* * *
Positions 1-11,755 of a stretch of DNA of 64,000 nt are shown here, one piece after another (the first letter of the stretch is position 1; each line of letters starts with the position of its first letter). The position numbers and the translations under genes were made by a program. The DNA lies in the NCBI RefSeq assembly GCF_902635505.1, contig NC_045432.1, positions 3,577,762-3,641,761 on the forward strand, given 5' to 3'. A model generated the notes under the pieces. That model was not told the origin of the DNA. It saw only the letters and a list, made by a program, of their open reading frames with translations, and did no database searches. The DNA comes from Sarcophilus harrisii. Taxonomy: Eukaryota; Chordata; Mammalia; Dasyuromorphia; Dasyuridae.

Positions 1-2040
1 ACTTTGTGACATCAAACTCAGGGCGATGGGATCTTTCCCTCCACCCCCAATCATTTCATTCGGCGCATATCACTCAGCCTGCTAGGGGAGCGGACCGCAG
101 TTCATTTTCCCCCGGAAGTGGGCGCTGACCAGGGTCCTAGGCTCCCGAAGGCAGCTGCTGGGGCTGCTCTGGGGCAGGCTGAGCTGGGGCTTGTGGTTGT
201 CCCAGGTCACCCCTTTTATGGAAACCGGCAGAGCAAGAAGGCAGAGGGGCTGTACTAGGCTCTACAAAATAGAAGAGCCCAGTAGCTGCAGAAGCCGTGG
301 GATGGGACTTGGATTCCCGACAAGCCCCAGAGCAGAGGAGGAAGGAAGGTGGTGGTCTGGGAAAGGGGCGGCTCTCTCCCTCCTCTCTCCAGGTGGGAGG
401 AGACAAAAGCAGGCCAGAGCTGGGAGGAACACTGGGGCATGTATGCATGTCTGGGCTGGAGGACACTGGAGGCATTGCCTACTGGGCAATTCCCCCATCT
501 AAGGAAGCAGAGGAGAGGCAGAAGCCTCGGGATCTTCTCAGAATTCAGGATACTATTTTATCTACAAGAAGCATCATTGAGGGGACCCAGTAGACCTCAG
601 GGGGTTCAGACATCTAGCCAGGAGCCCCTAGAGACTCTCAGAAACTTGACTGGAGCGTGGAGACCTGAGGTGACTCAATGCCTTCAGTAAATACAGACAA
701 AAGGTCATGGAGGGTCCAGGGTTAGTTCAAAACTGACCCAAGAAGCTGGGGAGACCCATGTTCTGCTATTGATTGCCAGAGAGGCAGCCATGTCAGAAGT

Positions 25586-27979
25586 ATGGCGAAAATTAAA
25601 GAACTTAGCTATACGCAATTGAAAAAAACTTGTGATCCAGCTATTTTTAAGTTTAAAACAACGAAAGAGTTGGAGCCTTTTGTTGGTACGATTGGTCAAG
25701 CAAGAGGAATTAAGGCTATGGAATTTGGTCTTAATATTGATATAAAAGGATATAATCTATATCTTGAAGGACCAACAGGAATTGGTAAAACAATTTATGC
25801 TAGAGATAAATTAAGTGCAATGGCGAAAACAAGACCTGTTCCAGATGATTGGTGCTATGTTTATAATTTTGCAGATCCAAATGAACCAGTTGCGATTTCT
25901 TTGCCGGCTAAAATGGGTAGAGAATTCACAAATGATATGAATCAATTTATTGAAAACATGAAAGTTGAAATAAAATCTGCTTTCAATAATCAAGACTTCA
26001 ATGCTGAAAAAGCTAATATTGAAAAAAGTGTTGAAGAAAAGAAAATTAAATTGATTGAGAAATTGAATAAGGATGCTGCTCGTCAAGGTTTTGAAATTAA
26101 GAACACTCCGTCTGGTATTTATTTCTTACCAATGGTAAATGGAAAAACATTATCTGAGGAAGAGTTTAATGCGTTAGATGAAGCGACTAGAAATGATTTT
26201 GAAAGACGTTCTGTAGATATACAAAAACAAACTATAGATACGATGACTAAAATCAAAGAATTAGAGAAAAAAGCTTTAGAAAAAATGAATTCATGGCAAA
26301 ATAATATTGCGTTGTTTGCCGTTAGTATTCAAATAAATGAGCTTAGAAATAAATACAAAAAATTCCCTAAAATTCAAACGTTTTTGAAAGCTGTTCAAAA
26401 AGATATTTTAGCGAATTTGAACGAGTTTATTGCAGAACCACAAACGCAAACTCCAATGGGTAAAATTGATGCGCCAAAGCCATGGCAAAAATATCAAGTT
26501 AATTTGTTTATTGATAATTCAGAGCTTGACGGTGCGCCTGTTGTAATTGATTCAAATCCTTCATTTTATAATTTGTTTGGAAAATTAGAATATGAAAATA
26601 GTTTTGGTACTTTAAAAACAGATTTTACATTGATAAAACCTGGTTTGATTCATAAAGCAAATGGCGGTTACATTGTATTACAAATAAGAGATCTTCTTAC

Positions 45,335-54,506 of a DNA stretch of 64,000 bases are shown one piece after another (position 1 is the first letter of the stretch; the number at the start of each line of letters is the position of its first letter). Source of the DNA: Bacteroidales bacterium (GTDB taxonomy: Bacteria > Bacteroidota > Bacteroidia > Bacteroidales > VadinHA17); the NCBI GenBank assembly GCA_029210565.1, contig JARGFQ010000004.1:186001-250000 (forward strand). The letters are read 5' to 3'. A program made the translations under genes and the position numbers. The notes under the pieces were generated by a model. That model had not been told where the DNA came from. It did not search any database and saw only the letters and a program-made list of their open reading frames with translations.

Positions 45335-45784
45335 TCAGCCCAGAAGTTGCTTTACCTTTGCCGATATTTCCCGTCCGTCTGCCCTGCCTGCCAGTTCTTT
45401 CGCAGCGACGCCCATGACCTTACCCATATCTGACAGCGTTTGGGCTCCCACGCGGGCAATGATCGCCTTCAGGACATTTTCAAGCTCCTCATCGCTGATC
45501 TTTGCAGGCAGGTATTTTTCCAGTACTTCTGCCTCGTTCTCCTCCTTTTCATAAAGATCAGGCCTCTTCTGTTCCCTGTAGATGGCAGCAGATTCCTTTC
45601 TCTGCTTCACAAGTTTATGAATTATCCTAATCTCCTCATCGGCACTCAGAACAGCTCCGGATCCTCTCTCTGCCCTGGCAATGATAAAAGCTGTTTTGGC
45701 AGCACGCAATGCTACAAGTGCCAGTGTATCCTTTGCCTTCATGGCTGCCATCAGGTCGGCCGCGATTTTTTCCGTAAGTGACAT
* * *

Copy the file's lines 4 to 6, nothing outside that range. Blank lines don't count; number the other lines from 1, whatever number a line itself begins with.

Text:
101 TTCATTTTCCCCCGGAAGTGGGCGCTGACCAGGGTCCTAGGCTCCCGAAGGCAGCTGCTGGGGCTGCTCTGGGGCAGGCTGAGCTGGGGCTTGTGGTTGT
201 CCCAGGTCACCCCTTTTATGGAAACCGGCAGAGCAAGAAGGCAGAGGGGCTGTACTAGGCTCTACAAAATAGAAGAGCCCAGTAGCTGCAGAAGCCGTGG
301 GATGGGACTTGGATTCCCGACAAGCCCCAGAGCAGAGGAGGAAGGAAGGTGGTGGTCTGGGAAAGGGGCGGCTCTCTCCCTCCTCTCTCCAGGTGGGAGG